The Gunman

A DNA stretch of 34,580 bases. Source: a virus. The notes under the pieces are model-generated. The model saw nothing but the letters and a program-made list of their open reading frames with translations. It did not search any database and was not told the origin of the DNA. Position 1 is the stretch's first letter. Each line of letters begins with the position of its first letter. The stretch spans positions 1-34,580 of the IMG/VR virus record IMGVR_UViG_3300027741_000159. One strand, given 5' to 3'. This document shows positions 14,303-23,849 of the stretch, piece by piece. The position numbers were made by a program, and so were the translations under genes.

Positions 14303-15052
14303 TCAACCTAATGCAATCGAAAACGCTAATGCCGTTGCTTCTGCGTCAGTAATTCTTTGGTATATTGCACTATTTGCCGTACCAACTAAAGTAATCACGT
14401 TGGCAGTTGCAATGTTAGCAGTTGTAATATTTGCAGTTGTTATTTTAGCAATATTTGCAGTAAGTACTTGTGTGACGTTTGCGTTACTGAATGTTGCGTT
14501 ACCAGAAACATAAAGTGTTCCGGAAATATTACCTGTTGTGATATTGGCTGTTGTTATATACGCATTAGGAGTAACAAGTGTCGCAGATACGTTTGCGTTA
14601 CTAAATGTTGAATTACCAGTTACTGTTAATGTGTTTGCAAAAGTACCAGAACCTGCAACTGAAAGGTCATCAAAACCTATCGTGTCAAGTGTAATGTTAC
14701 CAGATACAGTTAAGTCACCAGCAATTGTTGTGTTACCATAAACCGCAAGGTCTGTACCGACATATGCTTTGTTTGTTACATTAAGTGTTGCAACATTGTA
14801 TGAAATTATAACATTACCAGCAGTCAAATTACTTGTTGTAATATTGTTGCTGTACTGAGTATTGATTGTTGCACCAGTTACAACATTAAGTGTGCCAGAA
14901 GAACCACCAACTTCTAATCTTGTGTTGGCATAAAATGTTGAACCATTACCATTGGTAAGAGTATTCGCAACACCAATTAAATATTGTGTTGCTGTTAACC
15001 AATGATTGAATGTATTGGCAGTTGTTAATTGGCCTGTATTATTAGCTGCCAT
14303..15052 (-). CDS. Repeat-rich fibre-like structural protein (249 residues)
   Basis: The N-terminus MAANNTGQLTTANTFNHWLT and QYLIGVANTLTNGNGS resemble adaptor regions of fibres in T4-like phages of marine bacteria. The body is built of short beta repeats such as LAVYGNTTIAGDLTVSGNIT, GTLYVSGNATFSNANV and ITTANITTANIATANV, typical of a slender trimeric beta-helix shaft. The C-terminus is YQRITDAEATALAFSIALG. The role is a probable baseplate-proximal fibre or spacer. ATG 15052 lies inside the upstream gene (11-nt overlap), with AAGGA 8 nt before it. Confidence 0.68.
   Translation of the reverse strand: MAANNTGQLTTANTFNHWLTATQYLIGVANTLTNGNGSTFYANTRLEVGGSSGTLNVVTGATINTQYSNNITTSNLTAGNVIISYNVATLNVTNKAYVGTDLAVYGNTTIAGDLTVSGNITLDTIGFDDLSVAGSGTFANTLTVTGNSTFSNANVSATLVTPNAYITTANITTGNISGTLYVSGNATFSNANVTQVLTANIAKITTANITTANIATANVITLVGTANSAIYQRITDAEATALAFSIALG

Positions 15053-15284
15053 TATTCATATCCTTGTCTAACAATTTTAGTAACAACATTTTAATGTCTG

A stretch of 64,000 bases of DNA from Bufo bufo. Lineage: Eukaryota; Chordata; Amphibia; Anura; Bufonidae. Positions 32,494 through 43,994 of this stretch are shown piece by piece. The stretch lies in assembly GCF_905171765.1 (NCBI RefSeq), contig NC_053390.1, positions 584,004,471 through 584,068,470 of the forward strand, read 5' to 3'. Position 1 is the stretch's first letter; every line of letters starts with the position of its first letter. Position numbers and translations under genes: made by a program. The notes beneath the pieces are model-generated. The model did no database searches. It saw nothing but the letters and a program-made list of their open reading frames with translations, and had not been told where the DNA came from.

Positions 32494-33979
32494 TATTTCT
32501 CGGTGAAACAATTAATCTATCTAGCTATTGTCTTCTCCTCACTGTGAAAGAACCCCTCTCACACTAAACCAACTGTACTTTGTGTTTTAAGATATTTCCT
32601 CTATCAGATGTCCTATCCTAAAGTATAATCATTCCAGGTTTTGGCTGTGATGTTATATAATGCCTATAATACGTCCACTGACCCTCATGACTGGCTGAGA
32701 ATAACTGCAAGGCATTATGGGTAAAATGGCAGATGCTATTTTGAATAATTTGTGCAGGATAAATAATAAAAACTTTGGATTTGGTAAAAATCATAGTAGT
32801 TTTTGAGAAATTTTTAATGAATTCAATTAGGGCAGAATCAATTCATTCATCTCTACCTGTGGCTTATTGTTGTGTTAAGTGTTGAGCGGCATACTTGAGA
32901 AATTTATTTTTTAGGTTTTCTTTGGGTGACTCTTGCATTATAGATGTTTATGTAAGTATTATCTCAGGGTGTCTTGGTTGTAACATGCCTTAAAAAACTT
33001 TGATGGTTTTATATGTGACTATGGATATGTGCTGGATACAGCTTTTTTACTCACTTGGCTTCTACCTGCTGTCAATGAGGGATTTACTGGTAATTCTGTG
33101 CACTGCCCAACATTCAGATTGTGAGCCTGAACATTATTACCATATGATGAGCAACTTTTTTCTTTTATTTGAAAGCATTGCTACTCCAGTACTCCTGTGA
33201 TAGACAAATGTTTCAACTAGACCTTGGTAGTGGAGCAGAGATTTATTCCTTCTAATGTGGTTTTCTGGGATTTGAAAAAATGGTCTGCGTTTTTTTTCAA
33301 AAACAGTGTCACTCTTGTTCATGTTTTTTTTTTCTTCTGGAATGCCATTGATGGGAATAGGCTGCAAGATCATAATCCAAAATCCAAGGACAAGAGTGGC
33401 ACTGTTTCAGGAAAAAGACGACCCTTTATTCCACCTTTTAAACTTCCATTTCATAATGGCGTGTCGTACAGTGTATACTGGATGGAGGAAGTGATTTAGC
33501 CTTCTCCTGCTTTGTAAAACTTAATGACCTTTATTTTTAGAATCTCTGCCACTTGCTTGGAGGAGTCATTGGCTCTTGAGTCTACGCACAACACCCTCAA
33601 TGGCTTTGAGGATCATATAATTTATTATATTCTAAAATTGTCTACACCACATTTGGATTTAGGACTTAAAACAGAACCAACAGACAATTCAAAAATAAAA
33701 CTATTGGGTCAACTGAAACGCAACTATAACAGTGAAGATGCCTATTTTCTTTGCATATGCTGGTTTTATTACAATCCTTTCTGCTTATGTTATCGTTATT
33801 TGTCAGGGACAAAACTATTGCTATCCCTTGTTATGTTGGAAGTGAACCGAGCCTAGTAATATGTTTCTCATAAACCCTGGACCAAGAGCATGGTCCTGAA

Sean Penn produced and co-wrote this vehicle for himself, apparently using both biceps. With upper body prominently abulge, Penn stars as a former military hit man who once stoked the conflict in Congo, costing himself a ladyfriend (Jasmine Trinca) and a chance to sleep at night. Now, PTSD be damned, he’s got to outrun and outgun his own private blowback. Opening with a barrage of cable-news explainers on the general role of Western greed in African strife, director Pierre Morel seems at first glumly resigned to a boring, if Penn-tastic, political harangue. But, being also the director of Taken, Morel finally settles into a rut of action clichés. Odds are beaten, opponents brutally outfoxed, and charismatic actors squandered: Ray Winstone, Javier Bardem, Mark Rylance, and especially Idris Elba, who shows up too late in a too-long movie, and might have made a better impression had he not been credited at all. But Trinca fares the worst in this dour dudes’ club, with Penn even seeming to hog all the gratuitous waist-up nudity; even in a bedroom scene with his distressed damsel, she’s the only one wearing his shirt. Later, for good measure, he’s likened to the bull in a bullfight.